Michael Hirsh of Newsweek Online penned a good and timely piece this afternoon on how Bush can learn a thing or two from Gerald Ford on how to move from a position of perceived weakness overseas and use your advantages and collaborative effort to deal effectively with adversaries. The example Hirsh cites is Ford's response to the Soviet Union in the aftermath of our Vietnam debacle, and how Bush can similarly work with other countries and use our remaining financial advantages to apply effective, nonmilitary pressure on Iran.
I'd like to think that the Bush team is capable of such farsightedness, especially since Dick Cheney was a common element in both administrations. But we're talking about the Bush team of Vulcans here, folks who have bungled almost every overseas issue they have touched, an administration led by a delusional man unfit to lead.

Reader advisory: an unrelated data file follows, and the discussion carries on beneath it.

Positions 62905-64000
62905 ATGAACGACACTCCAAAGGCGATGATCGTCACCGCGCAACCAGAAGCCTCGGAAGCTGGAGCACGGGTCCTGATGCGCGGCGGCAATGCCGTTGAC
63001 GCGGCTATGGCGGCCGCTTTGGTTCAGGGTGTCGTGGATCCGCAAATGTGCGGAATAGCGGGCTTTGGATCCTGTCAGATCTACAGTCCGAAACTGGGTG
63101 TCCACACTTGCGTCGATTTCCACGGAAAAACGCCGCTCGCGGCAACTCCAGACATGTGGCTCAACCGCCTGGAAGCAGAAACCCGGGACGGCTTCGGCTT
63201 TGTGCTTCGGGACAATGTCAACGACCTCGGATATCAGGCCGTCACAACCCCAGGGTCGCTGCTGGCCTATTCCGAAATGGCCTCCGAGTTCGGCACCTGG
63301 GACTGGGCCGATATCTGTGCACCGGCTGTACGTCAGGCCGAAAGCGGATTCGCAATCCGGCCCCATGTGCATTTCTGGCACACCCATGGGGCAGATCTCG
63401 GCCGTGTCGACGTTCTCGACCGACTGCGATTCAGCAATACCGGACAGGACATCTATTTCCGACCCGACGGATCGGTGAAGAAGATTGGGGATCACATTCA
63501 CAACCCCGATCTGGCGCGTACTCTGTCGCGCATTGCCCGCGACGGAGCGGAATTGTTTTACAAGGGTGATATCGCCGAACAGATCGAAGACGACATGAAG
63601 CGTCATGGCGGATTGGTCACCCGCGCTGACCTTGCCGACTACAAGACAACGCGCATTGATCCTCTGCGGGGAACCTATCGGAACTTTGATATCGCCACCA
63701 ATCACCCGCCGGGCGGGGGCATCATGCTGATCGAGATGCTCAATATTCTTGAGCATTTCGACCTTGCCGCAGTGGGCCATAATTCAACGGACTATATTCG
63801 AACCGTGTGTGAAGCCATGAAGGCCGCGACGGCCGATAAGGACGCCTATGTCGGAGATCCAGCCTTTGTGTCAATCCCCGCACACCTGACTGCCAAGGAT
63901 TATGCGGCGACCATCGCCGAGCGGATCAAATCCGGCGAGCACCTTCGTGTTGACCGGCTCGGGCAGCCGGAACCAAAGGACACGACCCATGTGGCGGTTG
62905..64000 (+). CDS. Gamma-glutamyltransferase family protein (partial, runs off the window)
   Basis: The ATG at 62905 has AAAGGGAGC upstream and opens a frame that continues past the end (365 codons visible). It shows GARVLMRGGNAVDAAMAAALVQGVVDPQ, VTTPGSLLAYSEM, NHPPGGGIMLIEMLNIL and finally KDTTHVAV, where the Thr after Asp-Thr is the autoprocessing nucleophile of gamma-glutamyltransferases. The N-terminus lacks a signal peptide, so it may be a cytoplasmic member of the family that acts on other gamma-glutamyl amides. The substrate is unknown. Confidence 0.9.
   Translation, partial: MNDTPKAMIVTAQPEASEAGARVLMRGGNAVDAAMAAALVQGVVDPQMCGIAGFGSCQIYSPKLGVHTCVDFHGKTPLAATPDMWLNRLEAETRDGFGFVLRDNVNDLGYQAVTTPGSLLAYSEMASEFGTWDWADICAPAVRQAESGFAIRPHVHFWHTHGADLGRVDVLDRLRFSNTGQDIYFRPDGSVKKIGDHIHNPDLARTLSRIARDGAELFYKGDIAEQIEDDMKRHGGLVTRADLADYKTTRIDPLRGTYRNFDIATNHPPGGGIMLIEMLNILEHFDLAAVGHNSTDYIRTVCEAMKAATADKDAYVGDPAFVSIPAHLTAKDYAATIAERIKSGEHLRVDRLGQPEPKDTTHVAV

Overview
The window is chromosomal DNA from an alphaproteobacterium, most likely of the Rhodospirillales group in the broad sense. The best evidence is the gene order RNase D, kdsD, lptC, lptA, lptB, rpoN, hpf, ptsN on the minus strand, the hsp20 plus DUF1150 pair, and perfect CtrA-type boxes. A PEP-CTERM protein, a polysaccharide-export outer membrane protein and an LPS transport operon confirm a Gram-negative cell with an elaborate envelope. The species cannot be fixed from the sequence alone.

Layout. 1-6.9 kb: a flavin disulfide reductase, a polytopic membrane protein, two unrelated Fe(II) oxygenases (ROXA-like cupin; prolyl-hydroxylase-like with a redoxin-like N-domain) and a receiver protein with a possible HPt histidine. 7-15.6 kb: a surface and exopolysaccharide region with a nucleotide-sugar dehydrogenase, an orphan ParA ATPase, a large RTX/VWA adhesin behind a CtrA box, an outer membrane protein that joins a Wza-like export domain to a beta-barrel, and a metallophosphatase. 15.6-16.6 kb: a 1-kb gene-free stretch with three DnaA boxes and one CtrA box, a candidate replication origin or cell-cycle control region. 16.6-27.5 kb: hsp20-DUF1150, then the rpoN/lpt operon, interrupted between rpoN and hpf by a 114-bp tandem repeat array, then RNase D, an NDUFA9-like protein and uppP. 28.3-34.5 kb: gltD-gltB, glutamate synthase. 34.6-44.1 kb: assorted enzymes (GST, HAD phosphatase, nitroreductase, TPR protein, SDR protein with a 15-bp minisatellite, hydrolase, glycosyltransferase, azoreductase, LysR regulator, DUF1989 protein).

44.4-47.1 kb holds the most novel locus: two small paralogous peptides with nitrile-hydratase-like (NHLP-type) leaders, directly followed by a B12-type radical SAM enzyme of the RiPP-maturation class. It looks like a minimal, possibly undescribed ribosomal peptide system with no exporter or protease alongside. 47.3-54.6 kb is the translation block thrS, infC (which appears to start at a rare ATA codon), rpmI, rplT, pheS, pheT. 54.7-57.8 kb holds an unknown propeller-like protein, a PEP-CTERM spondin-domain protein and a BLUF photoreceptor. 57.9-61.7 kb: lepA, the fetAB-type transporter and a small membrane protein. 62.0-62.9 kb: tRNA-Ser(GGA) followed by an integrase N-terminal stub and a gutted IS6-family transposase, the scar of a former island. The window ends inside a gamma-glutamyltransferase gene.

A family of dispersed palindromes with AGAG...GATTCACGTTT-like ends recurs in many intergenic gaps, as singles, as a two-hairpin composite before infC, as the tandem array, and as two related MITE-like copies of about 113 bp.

The main reason why Hirsh is being too optimistic here starts and ends at the top: As flawed as Ford was, George W. Bush flops in comparison. And that critical point is missed by fine writers like Hirsh, or even his fellow Newsweek mates Richard Wolffe and Holly Bailey when they try and compare the two administrations, doing a disservice to Ford. Despite his flaws and partisan hackery on things like the attempt to impeach Supreme Court justice William O. Douglas, Ford wasn't a self-righteous prick thirsting for raw power. In relative terms, Bush is Jethro Bodine.